In my last post I shared my views on how to organise a full-scale wardrobe clearout. With clothes sorted I moved on to the small stuff this weekend – accessories, jewellery – all those wee things that are so easy to lose and so hard to keep tidy.
With an accessories obsession to rival Carrie Bradshaw’s I’ve done my share of losing favourite earrings under piles of clothes, and sworn bloody murder more than once when all of my necklaces tied themselves round each other in one unholy jumble. Slowly, slowly though I’ve found ways to keep the small fry under control:
Jewellery: Right, I know this sounds Martha Stewart – and I’m far from it – but ice-cube trays are the way forward when it comes to organising earrings and necklaces. Now, instead of chucking my earrings all in together I put each pair in their own separate cube. Same with brooches and for larger necklaces that don’t fit in standard ice-cube trays, I use baby weaning trays (right) which you can buy at chemists. These are just like ice-cube trays but bigger and deeper, so they fit chunky necklaces and larger brooches. Now everything’s on display it means I wear all my jewellery more frequently, instead of just relying on the one necklace that isn’t tangled. And best of all, it saves costly panic trips to Accessorize, which I used to do a lot when unable to find what I needed for a big night out. Baby, my jewellery has never been so neat. Don’t mock them till you’ve tried them!
For bulky necklaces and bracelets that don’t fit in ice-cube trays, I use a mug tree, with ribbon twisted round the metal or wooden arms. It’s cheaper and much more effective than those expensive jewellery stands, which never have enough arms.
Handbags: I hang these on hooks inside a cupboard. It needn’t even be in the bedroom if you’re short of space. I’ve colonised poart of the glory hole where the ironing board and hoover live for mine. Could you put up some nice big hooks at random heights and store your bag collection there? Handbags can also be stored in ottomans or blanket boxes at the foot of your bed: keep your eyes peeled at charity shops, auctions and car boot sales.
Scarves: I’ve been collecting scarves since my early teens. They’re ten-a-penny in vintage shops and charity shops across the land, but the artwork on many is quite incredible. Whether knotted at the side of the neck for a touch of Parisian style, tied under the collar of a black coat to add a splash of colour, or threaded through the belt loops of jeans on a Saturday morning, scarves transform an outfit. But with so many it’s just not practical to keep them in a drawer: I can never find the one I want that way, so these days I knot one end round the base of a coathanger – the sort designed to hold folded trousers – and leave the rest dangling below. Two or three coathangers house my full scarf collection, scaled in colour so they’re easy to find. Simple.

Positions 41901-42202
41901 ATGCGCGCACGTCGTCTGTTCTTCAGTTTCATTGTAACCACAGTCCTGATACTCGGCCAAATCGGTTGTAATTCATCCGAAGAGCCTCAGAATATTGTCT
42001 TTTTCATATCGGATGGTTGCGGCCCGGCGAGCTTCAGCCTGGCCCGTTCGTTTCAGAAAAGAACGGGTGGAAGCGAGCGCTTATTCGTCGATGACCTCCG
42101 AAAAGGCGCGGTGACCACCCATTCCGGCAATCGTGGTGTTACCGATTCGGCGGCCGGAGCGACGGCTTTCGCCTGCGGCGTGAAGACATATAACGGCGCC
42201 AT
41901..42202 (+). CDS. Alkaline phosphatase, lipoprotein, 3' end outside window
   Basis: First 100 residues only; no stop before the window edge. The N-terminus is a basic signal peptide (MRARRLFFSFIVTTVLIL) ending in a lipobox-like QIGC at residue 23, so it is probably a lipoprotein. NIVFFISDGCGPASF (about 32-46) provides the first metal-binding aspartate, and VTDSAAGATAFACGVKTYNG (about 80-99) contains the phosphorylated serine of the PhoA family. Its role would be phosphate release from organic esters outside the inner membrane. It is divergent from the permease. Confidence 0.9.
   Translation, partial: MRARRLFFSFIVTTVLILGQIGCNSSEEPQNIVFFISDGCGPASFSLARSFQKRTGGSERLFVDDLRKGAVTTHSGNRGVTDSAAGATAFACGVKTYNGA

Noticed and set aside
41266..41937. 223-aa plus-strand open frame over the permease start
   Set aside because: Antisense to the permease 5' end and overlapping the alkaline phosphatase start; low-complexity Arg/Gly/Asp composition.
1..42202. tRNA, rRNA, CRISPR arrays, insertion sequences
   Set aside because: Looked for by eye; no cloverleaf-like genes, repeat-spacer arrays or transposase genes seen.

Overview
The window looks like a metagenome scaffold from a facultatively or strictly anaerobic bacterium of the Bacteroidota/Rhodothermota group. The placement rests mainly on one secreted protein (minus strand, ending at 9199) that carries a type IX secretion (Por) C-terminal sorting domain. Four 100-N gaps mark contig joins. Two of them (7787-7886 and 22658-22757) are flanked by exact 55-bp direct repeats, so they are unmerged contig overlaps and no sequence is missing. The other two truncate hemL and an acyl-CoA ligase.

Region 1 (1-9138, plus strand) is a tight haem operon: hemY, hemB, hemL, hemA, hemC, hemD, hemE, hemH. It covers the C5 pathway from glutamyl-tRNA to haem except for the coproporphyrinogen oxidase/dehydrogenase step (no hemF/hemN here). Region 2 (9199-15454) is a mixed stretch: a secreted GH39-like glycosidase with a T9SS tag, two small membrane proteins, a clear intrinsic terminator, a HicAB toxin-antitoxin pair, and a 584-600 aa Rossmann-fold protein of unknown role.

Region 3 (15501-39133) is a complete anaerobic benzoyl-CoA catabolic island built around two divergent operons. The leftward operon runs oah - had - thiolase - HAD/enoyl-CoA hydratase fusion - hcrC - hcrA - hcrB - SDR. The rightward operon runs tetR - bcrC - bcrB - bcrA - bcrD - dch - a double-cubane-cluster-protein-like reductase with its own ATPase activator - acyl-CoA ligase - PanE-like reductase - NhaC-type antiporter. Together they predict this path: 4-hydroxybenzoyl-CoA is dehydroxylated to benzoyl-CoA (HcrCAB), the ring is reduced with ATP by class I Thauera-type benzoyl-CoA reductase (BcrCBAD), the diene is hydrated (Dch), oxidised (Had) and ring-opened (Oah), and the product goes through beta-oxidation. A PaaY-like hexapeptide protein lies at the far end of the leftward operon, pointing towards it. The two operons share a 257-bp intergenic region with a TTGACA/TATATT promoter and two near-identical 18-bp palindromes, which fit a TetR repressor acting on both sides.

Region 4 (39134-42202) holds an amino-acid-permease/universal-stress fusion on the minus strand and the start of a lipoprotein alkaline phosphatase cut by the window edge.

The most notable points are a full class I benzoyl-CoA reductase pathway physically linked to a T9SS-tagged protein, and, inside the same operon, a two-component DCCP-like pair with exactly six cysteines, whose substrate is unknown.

Belts: Men’s tie racks are the best way to store these: just loop the belt through a slot, same as you would with a tie. The best thing about these is that they’re ten a penny in almost every charity shop in the land.
Shoes: Though it may take up more space, shoes behave best when kept in their original boxes, otherwise pairs inevitably get separated. They get dirtier kicking around on the wardrobe floor too. Keep them paired in boxes and write what’s inside on the box to make them easy to find. No need to stick a Polaroid photo on the front – what’s all that about? You know what your own shoes look like. Like handbags, shoes don’t need to live in the wardrobe either – they’re as happy lined up under the bed or in the hall cupboard.
I filled three binbags of stuff for the charity shop or eBay this week and I’m looking forward to selling the best stuff and putting the cash towards the gaps in my wardrobe. First gap identified: some funky trainers for spring and I’ve got my eye on these bronze Converse.
I’ll let you know how much I made from flogging my Ditch pile once I’ve worked my way through it. And, while I was having a clear-out I had an idea for a wardrobe challenge, as a way of getting the most out of clothes I’ve not yet worn. I’ll share it with you next time!